Therefore, Ridge regression makes it possible to circumvent problems of collinearity (where explanatory variables are very strongly correlated) in a context where the number of explanatory variables at the input of the problem is high.
The main weakness of this method relates to the difficulties of interpretation because without selection, all the variables are used in the model.
LASSO penalisation method
You might know the term “lasso” from stories about the Wild West. In this context, though, it stands for “Least Absolute Shrinkage and Selection Operator.” The acronym LASSO contains terms relating to the notion of shrinkage of the search space, and other terms relating to a variable selection operation (“selection operator”).
The LASSO method introduces the following penalty term to the cost function formulation:
This time, another norm is used. The L1 norm corresponds to the Manhattan norm (distance corresponding to a movement at right angles on a chessboard – unlike a Euclidean Distance, which corresponds to a movement in a straight line).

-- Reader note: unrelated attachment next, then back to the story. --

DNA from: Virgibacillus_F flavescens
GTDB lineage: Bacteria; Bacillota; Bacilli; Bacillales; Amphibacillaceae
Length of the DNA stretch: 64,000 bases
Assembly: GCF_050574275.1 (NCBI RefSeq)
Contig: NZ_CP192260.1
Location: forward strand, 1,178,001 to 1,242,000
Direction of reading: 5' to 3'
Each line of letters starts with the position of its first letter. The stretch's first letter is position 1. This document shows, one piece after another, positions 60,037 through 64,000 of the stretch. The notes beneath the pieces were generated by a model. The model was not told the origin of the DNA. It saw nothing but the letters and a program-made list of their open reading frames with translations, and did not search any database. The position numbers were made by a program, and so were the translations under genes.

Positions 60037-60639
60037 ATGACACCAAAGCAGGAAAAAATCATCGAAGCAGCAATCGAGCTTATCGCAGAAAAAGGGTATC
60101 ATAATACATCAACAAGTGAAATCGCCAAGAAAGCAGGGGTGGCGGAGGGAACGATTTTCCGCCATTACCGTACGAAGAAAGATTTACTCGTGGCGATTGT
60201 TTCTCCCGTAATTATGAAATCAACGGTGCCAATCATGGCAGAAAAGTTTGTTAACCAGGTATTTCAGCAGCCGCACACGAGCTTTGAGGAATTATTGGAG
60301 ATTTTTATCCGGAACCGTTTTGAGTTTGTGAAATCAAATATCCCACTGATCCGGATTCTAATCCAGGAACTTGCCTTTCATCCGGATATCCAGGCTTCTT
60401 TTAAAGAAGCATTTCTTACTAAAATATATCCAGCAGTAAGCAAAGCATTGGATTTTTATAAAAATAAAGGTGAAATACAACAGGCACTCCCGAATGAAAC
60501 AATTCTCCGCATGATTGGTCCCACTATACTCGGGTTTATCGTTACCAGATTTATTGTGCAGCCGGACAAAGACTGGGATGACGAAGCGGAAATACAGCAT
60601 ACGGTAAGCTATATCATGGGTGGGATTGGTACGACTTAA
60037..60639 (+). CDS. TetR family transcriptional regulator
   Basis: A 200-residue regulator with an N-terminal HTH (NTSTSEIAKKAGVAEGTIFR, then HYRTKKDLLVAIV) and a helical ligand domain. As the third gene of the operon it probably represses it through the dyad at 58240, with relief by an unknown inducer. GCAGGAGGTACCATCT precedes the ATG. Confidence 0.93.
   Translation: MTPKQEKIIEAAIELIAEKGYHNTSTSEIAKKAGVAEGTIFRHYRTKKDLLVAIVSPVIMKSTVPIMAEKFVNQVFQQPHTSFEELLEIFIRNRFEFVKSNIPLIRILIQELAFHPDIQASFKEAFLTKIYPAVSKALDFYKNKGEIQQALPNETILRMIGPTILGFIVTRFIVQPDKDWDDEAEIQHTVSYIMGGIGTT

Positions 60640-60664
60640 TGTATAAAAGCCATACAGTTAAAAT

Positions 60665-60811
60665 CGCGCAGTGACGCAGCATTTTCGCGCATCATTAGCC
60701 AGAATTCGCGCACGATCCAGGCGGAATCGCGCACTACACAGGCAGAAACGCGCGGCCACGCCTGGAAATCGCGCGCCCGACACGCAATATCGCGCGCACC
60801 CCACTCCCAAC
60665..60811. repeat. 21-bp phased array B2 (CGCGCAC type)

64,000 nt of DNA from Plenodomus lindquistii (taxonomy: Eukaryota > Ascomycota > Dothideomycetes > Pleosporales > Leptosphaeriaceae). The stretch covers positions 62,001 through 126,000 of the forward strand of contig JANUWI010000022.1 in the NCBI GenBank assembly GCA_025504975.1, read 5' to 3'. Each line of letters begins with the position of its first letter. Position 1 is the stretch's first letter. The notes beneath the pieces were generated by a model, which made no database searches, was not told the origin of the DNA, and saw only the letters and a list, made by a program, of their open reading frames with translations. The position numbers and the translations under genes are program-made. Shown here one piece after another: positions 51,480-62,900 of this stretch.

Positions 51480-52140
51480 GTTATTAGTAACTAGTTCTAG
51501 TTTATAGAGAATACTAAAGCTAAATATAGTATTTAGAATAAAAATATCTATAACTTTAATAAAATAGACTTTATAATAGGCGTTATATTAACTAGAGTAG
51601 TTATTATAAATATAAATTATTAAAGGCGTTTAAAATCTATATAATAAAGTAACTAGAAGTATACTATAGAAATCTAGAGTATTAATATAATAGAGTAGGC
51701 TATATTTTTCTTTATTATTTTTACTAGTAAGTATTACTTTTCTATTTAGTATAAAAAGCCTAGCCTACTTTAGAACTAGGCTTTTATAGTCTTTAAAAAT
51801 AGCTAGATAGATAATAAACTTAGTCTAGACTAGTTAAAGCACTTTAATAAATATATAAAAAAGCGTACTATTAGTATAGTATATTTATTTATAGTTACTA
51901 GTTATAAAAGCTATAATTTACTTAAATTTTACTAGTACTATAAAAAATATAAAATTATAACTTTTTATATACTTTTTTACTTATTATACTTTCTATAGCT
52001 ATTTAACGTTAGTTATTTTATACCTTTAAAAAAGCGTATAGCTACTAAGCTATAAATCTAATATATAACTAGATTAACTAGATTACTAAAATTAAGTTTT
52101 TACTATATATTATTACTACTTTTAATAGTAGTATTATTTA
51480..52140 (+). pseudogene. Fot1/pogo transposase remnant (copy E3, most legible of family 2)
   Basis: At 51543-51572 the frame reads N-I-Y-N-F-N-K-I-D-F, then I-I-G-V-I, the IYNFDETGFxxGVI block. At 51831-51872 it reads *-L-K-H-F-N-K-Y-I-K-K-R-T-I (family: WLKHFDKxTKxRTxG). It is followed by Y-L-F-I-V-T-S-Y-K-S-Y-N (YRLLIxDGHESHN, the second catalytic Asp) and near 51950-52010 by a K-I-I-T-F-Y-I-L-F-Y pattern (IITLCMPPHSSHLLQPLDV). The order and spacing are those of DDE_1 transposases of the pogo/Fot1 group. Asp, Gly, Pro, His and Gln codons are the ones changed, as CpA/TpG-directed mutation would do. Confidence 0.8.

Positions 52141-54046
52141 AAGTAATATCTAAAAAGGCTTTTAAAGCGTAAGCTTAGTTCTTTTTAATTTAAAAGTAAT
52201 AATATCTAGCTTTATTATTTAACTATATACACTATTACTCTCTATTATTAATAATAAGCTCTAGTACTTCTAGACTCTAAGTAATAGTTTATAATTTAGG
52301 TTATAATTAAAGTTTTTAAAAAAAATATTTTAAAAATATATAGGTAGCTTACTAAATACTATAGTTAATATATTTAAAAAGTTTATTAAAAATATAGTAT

Figure 1 : Distance between two points: Euclidean Distance vs Taxicab Geometry (lots of paths between A and B)
It is a much less intuitive distance than the Euclidean Distance, which allows a penalty and decreases the distance between the possible solutions on the basis of the L1 norm.
The cost function to be minimised by LASSO is written as follows:
Note that there is no analytical solution for LASSO, and so we can use an iterative algorithm or the gradient descent method to solve this equation.
LASSO does have some good qualities: it is a form of penalisation which makes it possible to set certain coefficients of explanatory variables to zero (unlike Ridge regression, which can lead to coefficients near to 0, but never exactly zero).
LASSO is therefore an algorithm that also allows the simplification of the model, by eliminating variables.